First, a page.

other. To imagine something as beautiful or ugly, admirable or disgusting, is
already to "react" to it' (Ethics, Penguin Books, 1954, pp. 70-74; cfr. 171).
44. p. 84.



to ',Ma but something' outside' or 'foreign to' our human existence

can be no part of our ultimate end. As Aristotle pointed out,
what we are looking for in ethics is a ' good for man', a good
which can be the object of human action and is attainable by man.
It is beyond man but is not outside him; because in man there is
the 'divine principle' which aspires to the Transcendent Good. 45
It is by the same method of abstractive intuition that Moore
tries to counter Sidgwick's central thesis, that we have an 'intuitive
judgment' that no object is valuable apart from 'its conduciveness
in one way or another, to the happiness of sentient beings'.46 This
entails that pleasure alone is valuable in itself. Moore maintains
that hedonists are thereby committed to holding that pleasure would
be valuable 'whether we are conscious of it or not'; happiness
must, for hedonists, be good in itself 'even on condition that we
never know and never can know that we are happy'.47 For
intuitions of what is good in itself must be tested by , considering
what value we should attach to [an object], if it existed in absolute
isolation, stripped of all its usual accompaniments '.48 By this test,
we find that consciousness of pleasure is more valuable than pleasure
without consciousness; and further, that many other things are
more valuable than either of these. It does not seem to occur to
Moore that' pleasure' of which we are not conscious, , happiness'
of which we know nothing, are words without sense. Again, we
have a classic instance of what Wittgenstein called the philosophical
malady, that of sending language' on holiday', leaving the language
'engine idling' 49-which is precisely to use words or consider
objects 'stripped of all their usual accompaniments'.
Moore returns to firmer ground in the pages which he devotes
to ethical egoism. He shows that the doctrine is strictly irrational
because its terms are simply self-contradictory. An egoistic good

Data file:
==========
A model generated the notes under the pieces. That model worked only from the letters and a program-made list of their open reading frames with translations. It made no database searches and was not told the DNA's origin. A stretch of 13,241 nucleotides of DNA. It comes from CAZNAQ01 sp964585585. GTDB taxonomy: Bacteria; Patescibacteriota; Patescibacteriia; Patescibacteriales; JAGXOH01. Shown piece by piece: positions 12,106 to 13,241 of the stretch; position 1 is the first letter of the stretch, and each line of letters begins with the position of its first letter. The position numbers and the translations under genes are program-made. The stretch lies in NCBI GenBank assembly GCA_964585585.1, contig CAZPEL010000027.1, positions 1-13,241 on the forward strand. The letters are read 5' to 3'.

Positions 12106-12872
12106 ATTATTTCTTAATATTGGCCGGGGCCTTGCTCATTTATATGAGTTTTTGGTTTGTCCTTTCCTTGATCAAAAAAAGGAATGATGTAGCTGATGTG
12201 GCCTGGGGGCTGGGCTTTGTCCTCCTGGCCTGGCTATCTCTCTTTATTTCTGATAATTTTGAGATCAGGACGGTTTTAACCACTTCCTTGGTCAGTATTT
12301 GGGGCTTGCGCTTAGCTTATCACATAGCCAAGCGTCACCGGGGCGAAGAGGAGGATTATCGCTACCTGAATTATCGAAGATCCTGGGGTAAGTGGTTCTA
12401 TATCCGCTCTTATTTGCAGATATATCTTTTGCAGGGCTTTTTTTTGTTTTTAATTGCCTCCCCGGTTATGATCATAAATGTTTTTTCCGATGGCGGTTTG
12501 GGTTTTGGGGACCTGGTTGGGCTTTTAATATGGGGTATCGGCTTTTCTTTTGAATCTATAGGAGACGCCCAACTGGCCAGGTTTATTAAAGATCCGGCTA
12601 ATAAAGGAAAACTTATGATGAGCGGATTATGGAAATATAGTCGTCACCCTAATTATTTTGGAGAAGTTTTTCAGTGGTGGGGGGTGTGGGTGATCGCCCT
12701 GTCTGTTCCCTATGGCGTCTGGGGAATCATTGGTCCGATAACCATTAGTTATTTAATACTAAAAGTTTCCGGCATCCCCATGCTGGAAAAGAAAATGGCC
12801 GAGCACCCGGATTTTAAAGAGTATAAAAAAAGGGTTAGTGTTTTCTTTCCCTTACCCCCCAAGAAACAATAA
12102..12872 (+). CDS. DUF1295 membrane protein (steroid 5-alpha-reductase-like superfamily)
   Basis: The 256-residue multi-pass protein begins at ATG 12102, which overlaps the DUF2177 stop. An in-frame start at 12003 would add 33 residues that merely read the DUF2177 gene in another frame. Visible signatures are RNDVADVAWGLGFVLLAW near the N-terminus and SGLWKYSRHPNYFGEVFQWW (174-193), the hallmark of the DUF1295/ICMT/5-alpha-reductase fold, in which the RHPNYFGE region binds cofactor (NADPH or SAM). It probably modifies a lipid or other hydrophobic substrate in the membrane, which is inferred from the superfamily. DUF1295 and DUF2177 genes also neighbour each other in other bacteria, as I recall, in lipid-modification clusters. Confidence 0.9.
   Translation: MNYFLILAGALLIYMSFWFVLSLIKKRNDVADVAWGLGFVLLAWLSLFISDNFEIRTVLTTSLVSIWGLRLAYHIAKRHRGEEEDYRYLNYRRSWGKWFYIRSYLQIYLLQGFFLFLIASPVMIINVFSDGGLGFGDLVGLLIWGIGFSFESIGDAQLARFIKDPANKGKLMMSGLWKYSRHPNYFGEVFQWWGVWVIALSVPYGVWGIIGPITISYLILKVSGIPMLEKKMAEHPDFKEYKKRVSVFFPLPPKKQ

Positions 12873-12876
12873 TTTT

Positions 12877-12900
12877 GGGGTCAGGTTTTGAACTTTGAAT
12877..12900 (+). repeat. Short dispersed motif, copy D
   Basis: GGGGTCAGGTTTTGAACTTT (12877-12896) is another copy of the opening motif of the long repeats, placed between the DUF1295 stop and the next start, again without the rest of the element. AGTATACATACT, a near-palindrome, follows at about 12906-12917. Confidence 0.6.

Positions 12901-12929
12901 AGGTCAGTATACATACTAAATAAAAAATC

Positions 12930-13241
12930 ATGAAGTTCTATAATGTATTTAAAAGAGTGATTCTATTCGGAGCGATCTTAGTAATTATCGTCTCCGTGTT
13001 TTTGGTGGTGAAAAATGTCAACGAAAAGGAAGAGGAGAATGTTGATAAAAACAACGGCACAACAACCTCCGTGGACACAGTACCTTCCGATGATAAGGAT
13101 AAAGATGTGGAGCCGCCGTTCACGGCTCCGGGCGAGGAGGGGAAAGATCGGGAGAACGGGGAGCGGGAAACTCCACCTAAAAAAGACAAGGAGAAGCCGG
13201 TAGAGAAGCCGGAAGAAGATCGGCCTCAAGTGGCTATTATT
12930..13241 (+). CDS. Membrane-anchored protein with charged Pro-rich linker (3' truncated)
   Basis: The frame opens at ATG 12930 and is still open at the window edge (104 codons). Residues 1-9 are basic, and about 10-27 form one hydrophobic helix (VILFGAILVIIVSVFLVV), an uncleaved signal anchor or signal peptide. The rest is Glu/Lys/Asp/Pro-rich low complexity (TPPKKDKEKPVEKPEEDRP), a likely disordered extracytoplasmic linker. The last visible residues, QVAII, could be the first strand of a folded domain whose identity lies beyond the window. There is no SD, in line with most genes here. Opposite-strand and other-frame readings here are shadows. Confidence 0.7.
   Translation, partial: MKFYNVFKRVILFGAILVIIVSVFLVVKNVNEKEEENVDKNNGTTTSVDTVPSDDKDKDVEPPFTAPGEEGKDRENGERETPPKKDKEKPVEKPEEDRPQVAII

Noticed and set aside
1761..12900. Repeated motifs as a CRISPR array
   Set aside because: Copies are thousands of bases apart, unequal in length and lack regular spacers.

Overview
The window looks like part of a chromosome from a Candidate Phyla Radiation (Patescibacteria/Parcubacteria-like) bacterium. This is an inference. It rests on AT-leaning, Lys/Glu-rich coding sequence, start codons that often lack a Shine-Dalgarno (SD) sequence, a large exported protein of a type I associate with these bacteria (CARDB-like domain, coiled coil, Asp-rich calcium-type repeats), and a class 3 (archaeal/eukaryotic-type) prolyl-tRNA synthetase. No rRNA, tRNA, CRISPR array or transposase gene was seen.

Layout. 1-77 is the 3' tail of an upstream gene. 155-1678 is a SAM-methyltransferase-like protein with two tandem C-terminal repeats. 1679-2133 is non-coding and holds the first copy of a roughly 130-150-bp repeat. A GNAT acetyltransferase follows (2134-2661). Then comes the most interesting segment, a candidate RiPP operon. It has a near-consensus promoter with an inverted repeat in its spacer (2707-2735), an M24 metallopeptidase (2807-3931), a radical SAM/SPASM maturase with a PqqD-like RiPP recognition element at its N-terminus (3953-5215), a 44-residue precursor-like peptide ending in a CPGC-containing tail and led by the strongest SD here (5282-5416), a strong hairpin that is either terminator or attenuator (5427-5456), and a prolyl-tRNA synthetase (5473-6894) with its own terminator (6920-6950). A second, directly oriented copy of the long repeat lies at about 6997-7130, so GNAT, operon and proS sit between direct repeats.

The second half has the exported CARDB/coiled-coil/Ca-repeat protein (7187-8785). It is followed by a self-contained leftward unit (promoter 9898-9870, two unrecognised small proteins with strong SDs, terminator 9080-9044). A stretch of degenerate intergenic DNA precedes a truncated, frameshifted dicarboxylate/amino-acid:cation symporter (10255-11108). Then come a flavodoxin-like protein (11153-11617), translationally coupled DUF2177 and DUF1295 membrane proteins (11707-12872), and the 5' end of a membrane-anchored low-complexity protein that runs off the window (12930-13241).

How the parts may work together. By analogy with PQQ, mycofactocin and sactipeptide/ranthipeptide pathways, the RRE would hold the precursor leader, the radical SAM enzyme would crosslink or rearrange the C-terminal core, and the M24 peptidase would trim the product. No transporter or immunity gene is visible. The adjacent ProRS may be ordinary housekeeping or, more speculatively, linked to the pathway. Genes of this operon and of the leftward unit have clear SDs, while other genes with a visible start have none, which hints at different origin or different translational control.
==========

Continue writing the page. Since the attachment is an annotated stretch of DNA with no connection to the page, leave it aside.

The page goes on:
is private to one person. An ethical good is by definition an
absolute good, a universal good, claiming the allegiance of every
man. Egoism could be ethical only if it allowed each single man
to maintain that his individual interest or happiness is 'the sale
good, the Universal Good, and the only thing that anybody ought
to aim at'; in other words, 'that a number of different things
44S By force of long association, the phrase' beyond human existence' conveys
the suggestion of ' being above' or 'transcending human existence'. Moore seems
himself to have been tricked by the general sense of ' uplift' in the phrase. But
his 'beyond' is more correctly 'beneath'; it is not 'super-human' but 'infrahuman' or non-human'. The' end' in question is the 'beauty' of a material
wOrld-'"mountains, rivers, the sea; trees and sunsets, stars and moon', all this,
but no human occupant.
45. See Aristotle, Elh. Nic., 1096 b, 1177 b.
46. pp. 85-7.
47. pp. 88-91.
48. p. 91; cfr. p. 93-6.
49. Philosophical Investigations, 38, 132, 136.



are each of them the only good thing there is-an absolute
contradiction'. 50 This section contains an important affirmation
of the claim to absoluteness and universality which is inherent in
ethical judgments, and which is forgotten by those who speak of
'ethical solipsism' 51 or try to make ethics a matter of personal
, stands '.
Moore concludes that 'no form of hedonism can be true';
which means that ' half, or more than half of the ethical theories
which have ever been held' are false. 51a
But of the critique of hedonism in the Principia Ethica we must
conclude that what is valid in it becomes lost in the web of Moore's
own eccentncItIes. The valid and cardinal point, that hedonism
is wrong because it gives a naturalistic definition of ' good', is
almost erased by the proposition that it is wrong because it gives
a definition of ' good', and that any definition of good would be
equally wrong and equally naturalistic. But though' good' cannot
be defined, it is not for Moore's reasons and not in his sense.
, Good' cannot be defined, in the sense of being put in a wider
class of things, of which it would be a special instance; and this,
for the Aristotelian and scholastic reason that 'good' is transcategorical or 'transcendent-to-the-categories'. There is no more
ultimate term to which it can be reduced, no wider class in which
it can be situated. In this sense, it is like ' existence' or ' being'
or ' true '.52 But we are not thereby restricted to the formula that
, good is good . . . and that is all I have to say about it '.
It has come to be generally recognised that it is part of the
meaning of morals that we must have reasons for what we call
good. 53 We are, to this extent, obliged to ' define' good, that we
must be able to state and defend what we mean by it; we must
be able to indicate the features of a situation which justify us in
calling it good. Hedonism did try to do this. It is not for thus
trying to 'define' good that hedonism must be judged false. It
is because the reasons it gives are incommensurable with the
judgment: 'This is morally good'. Hedonism gives non-moral
50. pp. 98-102; cfr. 131-3; cfr. Ethics, pp. 228 If. Compare K Baier, The Moral
Point of View, Cornell University Press (1958), 1960, pp. 188-204, C D Broad,
Five Types of Ethical Theory, pp. 54-5, 63-6.
51. See e.g., Alasdair Macintyre, in What Moral Philosophy is Not, 1957, pp.
51 a . pp. 108, 146.
52. See Aquinas, S. Theol. 1. 5.1-3; De Veritate, 1.1, 21. 1-3, 22.1. Compare
H W B Joseph, Some Problems in Ethics, Oxford University Press (1931) 1933,
pp.77-80; J H Muirhead, Rule and End in Morals, Oxford University Pw;s, 1932,